And then there was Tartine. One of the reasons that I fell so deeply and suddenly back in love with San Francisco (seriously, why have I been going to Europe--I want to see much much more of the Pacific Northwest) was how easy things seemed to be. Yes, every block is an Everest, and there are two conflicting transportation systems and nobody seems to notice (WTF, Muni & BART?). Still...something about NYC (and apparently Paris, Mr. Lebovitz) that everyone just seems to accept is that everything is always a Gigantic. Effing. Ordeal. Protesting. Celebrating. Meeting for lunch. Renting a car. Hiring a roofer. Everything. I know that every place has complications, and some things are harder outside of the city, but I swear that there is some agreement among New Yorkers that every damn thing has to be just a little harder than it needs to be, a little more of a hassle, and so whenever I leave town I am struck all over again by how little I need to hunch my shoulder and gird my loins before, say, going to the supermarket, or checking out a large public event. I have avoided all parades in NYC for many years (with good reason), but I was able to stroll down to SF pride perfectly calmly, walk through a crowd, watch the parade at the barricade for a while, and then...walk away. This blew my mind. Do they just get to go see fireworks and then not have to walk down terrifying subway entrances after queuing behind weird traffic control buses too? What is this magical place? 

Of course, the magic I fell for was a place that embodies both the free and crunchy spirit of San Francisco and the celebrity-culture hassle of a New York or Paris. Tartine. 

Tartine, that bakery of beautiful conflicts. The line is long, but everyone is pleasant. The counter staff is calm and efficient. The place feels like a neighborhood coffee shop that just happens to have the best croissants this side of the Atlantic and you want to sit there forever. And you sort of can. There were lines both times I went there, but also seats. And I got a morning bun.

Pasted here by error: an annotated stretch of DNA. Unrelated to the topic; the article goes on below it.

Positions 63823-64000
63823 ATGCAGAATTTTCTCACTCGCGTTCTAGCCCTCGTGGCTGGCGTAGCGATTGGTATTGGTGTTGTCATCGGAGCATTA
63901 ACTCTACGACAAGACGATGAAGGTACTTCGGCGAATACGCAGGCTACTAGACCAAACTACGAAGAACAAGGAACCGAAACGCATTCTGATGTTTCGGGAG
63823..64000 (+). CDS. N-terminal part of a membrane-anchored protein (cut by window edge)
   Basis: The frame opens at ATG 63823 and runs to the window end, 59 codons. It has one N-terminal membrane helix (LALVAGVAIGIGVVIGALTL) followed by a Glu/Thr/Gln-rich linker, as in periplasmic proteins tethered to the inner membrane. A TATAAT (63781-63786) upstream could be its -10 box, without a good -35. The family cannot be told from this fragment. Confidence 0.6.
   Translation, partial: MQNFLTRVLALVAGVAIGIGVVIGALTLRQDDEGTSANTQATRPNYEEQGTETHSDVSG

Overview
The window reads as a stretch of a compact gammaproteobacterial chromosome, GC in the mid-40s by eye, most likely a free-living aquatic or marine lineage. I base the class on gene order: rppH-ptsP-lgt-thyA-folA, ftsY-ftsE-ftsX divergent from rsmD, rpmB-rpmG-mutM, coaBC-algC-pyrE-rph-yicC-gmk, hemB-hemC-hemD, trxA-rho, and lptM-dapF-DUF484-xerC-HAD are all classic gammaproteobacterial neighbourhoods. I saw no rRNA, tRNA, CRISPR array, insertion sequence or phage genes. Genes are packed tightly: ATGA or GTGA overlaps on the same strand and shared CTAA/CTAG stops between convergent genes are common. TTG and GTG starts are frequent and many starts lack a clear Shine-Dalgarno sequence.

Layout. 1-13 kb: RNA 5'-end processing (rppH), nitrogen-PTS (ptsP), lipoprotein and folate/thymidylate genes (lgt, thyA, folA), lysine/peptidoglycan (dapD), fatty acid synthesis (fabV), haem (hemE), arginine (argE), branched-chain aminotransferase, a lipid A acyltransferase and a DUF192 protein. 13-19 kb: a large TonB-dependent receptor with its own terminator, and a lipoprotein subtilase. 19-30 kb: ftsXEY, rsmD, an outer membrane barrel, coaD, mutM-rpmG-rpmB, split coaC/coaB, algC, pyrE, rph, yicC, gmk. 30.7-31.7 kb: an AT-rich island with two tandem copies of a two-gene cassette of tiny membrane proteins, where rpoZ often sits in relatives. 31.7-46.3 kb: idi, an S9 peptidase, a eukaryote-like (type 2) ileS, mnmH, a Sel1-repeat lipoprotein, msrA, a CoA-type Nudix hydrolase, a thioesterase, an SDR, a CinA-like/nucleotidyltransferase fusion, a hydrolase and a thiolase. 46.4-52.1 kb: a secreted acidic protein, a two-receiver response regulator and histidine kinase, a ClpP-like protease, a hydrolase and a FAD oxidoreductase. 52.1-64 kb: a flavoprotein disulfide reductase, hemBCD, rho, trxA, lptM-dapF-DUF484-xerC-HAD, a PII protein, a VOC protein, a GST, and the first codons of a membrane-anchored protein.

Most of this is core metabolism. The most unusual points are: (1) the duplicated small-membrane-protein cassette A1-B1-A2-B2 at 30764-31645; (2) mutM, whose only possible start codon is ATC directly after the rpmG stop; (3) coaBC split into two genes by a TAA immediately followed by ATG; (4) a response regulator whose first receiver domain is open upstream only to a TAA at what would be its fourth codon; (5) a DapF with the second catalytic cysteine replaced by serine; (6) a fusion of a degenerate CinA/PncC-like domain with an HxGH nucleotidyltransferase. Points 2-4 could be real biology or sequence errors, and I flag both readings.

I had heard many tales of the storied morning bun, a croissant-meets-kouign amman-meets-sticky-bun situation. I even tried to make them once, about two years ago for my former boss' birthday. As the person who most closely shares my love of breakfast pastry, I felt it was no more than she deserved. However, I found that I had completely failed her. The morning buns I had made using Tartine's recipe were crusty, sticky pleasures, but they were not Tartine's morning buns. Somehow, the ones they turn out are softer, fluffier. And very good. They somehow make it all the way through all the aforementioned pastries to an almost sugar-raised doughnut place. And, as we all know, sugar doughnuts are the creme de all cremes, so. I immediately texted said former boss, who luckily was in town for the same conference that I was, and confessed my failure and suggested she get herself over to Tartine immediately.